[00:04:32] He’d never wanted anyone else to know about it. He seemed to think that that was a part of what he was supposed to do and he didn’t want anyone to talk, he didn’t want any publicity. We’re the only school in the country that grants every student a paid summer fellowship for any summer in their college education where they can use anywhere they want in the world. Now, Mr. Robins charged us when he gave us the gift to create one of the best small universities in the country.

[00:05:01] And I think all the rankings and the experience of people here suggests that his visions have come true.

[00:05:06] In fact, when I see that statue on campus, which I see often of Claiborne, I see Lora standing there, either moving his collar around or just being his partner. They were two peas in a pod, but because they were very different peas, and each had their own characteristics and personalities and results of the relationship, the relationship was greater than the sum of the parts.

[00:05:34] Ann Carol has asked that we introduce ourselves and our relationship to Lora Robins as we speak today.

[00:05:41] My name is Frank Robinson, and I think it’s fair to say I was her partner in crime. She has loved Louis Ginter Botanical Garden since its inception in nineteen eighty-four. She was a member of its first board of directors and in the eighties she personally scrubbed sinks and toilets in a dilapidated Bloomingdale house to make it presentable to the public.

[00:06:06] And she dreamed big about its future. We’re about every color in the rainbow, she said. We are about every flower in the garden. I want this building to be bright and beautiful.

[00:06:18] And if you look about you today as you enjoy this facility, you will see that she set a standard that is influenced every aesthetic decision that we have made since that time.

[00:06:30] We know the high-profile public projects she has undertaken in this community.

[00:06:35] In her obituary, her family mentioned her quiet philanthropy, and that is what will never be measured, the way she changed lives, one by one. The families who were clothed when they were cold, the children who were fed when they were hungry, the students who were provided fine education when they had no resources, the little girls who received their first recital dresses for their harp concerts. These gifts were as numerous as her flowers in her beloved garden, Clearview. They brought to her both joy and a sense of peace that some of the inequities in the world had been solved that day.

[00:07:22] And since that time, the Robins’ Foundation has had an opportunity to change the lives and make lives better for children and families because of the legacy established by Mr. and Mrs. Robins. So, each and every day we ask, how can we build on that legacy? How can we create an opportunity for all children and families to thrive, in a way that’s passionate, in a way that’s visionary in the way that Mr. Robins was in his philanthropy and his leadership and his commitment to the community. So, we’re committed to building on the legacy and honoring the legacy of Mr. Robins by helping to make a difference in the lives of children each and every day. In education and creating healthier, better communities and making these opportunities accessible to all children and families, regardless of background, regardless of zip code, regardless of race or gender. That’s our commitment. And we’re able to do that by building on the legacy established by Mr. and Mrs. Robins.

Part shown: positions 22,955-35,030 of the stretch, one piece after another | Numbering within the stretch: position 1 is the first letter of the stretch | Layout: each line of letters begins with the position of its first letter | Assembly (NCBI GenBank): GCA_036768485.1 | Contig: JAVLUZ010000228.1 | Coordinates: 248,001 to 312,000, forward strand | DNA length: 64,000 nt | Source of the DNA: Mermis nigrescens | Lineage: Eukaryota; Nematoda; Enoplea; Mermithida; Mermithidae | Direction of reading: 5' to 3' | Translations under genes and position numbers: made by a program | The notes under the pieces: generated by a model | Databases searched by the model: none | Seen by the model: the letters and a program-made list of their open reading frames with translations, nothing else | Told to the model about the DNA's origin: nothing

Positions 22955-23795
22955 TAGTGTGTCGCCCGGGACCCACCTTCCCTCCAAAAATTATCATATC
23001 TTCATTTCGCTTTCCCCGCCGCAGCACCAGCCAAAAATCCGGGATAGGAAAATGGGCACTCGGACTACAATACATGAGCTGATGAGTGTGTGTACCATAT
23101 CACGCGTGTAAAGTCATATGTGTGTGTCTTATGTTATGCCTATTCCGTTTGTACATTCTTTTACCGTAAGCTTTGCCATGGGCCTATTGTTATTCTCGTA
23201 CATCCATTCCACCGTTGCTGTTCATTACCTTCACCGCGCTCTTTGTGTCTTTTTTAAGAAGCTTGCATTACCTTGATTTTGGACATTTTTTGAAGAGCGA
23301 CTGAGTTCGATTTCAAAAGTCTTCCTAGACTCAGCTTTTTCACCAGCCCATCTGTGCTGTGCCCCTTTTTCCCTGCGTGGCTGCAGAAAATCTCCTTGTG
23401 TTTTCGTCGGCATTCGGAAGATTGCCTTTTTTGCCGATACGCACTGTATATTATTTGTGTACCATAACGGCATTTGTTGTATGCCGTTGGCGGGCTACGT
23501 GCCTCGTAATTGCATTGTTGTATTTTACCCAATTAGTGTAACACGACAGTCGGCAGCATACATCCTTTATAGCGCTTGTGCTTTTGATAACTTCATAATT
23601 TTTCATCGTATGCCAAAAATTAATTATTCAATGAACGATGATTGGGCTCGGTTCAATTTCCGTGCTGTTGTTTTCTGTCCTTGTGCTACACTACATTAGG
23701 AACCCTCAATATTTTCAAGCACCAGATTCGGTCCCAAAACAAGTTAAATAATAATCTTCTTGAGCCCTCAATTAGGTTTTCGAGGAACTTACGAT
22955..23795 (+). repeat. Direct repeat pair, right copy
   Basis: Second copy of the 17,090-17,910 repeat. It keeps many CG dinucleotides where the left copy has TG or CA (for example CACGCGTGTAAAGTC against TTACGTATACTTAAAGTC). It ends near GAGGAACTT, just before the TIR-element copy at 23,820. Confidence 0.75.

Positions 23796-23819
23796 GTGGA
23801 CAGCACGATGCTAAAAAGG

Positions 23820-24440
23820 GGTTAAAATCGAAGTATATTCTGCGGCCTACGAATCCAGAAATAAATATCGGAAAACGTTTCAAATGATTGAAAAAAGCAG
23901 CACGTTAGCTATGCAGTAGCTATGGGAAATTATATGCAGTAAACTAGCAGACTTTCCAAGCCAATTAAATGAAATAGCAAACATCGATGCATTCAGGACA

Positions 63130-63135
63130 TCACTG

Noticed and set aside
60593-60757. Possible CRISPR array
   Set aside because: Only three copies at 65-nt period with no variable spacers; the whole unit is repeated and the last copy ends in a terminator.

[00:08:24] Granddaddy would say to me would say to me shrouds don’t have pockets, hearses don’t have luggage racks. You get so more back, giving while you are living.

[00:08:39] I was raised with the idea that this is what we do at and of course, it’s a decision. It is. It’s not a requirement.

[00:08:52] When I had the opportunity to join the Robins Foundation board, I felt like it was it was my venue, my way, my ability to try to kind of follow in his footsteps and give back to the community. Growing up in the shadow of Lora and Claiborne Robins, I definitely felt like I needed to earn the right to my name. And I feel like being on the Robins foundation board has been one way for me to be able to do that, in some little small way.

[00:09:23] When you think philanthropy, you think E. Claiborne and Lora Robins, they believed in giving back empowering and educating the community.

[00:09:38] So it comes as no surprise the Robins Foundation, established in nineteen fifty-seven, upholds the same values and mission.

[00:09:48] The foundation has invested millions of dollars to support Richmond schools, nonprofits and service organizations.

[00:09:58] Now it’s your turn. Help us carry on this amazing legacy. Richmond needs you and the world needs you.